- Consistency – balance is important to you. You are keenly aware of the need to treat people the same, no matter what their station in life, so you do not want to see the scales tipped too far in any one person’s favor.
- Context – you look back because that is where the answers lie. You look back to understand the present.
- Deliberative – You are careful. You are vigilant. You are a private person.
- Developer – you see the potential in others. Very often, in fact, potential is all you see. In your view no individual is fully formed.
- Discipline – your world needs to be predictable. It needs to be ordered and planned. So you instinctively impose structure on your world. You set up routines. You focus on timelines and deadlines.
- Empathy – you can sense the emotions of those around you. You can feel what they are feeling as though their feelings are your own. Intuitively, you are able to see the world through their eyes and share their perspective.
- Focus – “Where am I headed?” You ask yourself. You ask this question every day. You need a clear destination.
- Futuristic – the future fascinates you. As if it were projected on the wall, you see in detail what the future might hold and this detailed picture keeps pulling you forward, into tomorrow.
- Harmony – you look for areas of agreement. In your view there is little to be gained from conflict and friction, so you seek to hold them to a minimum.
- Ideation – you are fascinated by ideas. An idea is a concept, the best explanation of most events.
- Includer – “Stretch the circle wider.” This is the philosophy around which you orient your life. You want to include people and make them feel part of the group.
- Individualization – your theme leads you to be intrigued by the unique qualities of each person.
- Input – you are inquisitive. You collect things. You might collect information (words, facts, books & quotations) or you might collect tangible objects. Whatever you collect, you collect it because it interests you.
- Intellection – you like to think. You like mental activity. You like exercising the “muscles” of your brain, stretching them in multiple directions.
- Learner – you love to learn. The process, more than the content or the result, is especially exciting for you.
- Maximizer – excellence, not average, is your measure. Taking something from below average to slightly above average takes a great deal of effort and in your opinion is not very rewarding.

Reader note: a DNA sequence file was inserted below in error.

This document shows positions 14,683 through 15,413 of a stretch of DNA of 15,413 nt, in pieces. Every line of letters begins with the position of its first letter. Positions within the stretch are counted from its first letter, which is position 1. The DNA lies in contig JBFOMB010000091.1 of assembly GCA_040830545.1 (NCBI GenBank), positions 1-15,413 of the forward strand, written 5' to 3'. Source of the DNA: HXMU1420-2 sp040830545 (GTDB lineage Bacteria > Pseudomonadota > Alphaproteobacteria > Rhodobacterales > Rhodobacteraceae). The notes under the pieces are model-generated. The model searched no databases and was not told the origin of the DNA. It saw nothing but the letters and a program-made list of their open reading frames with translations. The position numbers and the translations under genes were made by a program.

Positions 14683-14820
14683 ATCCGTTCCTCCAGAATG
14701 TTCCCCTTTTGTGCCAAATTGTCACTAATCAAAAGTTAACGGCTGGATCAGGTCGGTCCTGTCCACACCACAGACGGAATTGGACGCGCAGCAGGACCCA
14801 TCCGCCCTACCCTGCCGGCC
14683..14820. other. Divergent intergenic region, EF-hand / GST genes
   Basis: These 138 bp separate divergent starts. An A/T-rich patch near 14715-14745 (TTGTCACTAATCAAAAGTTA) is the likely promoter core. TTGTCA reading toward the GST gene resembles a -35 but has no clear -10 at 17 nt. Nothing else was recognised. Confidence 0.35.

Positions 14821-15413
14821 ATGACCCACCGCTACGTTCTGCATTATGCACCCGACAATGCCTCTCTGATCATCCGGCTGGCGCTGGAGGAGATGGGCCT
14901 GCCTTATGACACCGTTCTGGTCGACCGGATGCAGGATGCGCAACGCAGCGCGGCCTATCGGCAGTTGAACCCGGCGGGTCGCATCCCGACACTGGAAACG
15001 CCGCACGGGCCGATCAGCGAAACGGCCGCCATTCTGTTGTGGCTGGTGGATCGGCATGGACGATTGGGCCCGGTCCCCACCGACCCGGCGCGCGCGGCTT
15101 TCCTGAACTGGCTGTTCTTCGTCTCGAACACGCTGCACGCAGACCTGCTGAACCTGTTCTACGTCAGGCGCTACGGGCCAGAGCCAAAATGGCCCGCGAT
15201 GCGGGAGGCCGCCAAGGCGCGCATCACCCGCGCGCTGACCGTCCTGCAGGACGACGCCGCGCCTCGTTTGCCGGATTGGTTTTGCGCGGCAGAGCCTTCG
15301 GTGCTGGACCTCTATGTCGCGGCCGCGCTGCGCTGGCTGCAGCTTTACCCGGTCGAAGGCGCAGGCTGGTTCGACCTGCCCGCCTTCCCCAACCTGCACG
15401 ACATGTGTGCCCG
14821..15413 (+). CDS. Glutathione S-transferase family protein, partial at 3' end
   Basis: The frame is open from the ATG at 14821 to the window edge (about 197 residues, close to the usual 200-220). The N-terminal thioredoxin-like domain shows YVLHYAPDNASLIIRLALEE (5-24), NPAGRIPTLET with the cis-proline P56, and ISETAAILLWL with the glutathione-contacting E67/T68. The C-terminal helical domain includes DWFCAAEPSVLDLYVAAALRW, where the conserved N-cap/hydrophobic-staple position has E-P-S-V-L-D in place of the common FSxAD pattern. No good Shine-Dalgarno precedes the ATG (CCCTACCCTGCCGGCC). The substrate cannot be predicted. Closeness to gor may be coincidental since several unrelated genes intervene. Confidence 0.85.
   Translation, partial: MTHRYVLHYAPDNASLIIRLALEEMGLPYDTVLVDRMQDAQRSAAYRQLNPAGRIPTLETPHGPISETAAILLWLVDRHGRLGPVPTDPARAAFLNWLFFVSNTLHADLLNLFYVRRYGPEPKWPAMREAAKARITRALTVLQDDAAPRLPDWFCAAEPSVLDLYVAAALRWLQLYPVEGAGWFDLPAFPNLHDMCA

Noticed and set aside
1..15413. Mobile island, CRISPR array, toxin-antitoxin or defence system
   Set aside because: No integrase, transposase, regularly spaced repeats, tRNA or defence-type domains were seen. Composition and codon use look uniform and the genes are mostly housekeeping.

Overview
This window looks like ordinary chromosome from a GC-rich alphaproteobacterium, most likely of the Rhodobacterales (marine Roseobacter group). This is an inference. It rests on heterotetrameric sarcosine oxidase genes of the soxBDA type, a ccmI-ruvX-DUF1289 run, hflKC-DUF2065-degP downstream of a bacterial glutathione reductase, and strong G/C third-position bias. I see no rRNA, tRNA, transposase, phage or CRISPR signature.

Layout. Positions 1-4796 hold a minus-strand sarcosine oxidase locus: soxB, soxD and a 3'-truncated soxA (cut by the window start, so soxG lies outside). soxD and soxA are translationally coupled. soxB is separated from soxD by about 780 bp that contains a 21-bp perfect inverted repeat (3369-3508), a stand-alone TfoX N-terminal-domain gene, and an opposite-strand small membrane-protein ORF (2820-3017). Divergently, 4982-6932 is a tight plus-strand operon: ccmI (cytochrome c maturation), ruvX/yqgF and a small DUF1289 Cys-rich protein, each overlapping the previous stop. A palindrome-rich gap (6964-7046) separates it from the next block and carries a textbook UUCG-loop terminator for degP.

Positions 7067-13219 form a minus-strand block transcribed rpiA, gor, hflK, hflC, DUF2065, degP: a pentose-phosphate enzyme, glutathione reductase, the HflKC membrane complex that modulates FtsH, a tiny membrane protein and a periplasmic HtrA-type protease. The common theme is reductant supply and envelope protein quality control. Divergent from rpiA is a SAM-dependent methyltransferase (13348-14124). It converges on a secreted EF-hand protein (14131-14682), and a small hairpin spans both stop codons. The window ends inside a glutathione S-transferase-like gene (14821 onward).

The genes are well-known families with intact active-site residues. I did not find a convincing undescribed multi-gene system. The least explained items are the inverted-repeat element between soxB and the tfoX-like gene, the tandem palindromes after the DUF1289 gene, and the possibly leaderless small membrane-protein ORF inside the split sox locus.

- Positivity – you are generous with praise, quick to smile and always on the lookout for the positive in the situation.
- Relator – you do derive a great deal of pleasure and strength from being around your closest friends.
- Responsibility – you take psychological ownership for anything you commit to, and whether large or small, you feel emotionally bound to follow it through to completion.
- Restorative – you love to solve problems. You enjoy the challenge of analyzing the symptoms, identifying what is wrong and finding the solution.
- Self-Assurance – you have confidence not only in your abilities but in your judgment.
- Significance – in the truest sense of the word you want to be recognized. You want to be heard. You want to stand out. You want to be known.
- Strategic – you sort through the clutter and find the best route. “What if?” Select. Strike.
- Woo – stands for winning others over. You enjoy the challenge of meeting new people and getting them to like you.
I’ve taken the assessment years ago and it helped me understand my natural talents. After reading the descriptions and reports for each one, I said to myself, “THIS IS SO ME.”
I’m glad that I discovered this as I believe this is a game-changer. It made me interested in taking their full program but the cost is just too high for me to shoulder ‘cos you know, I’m still a student.
Read this if you want to have a solid learning tool about yourself in others.
Thanks for reading! Comment below, I’d love to hear your thoughts!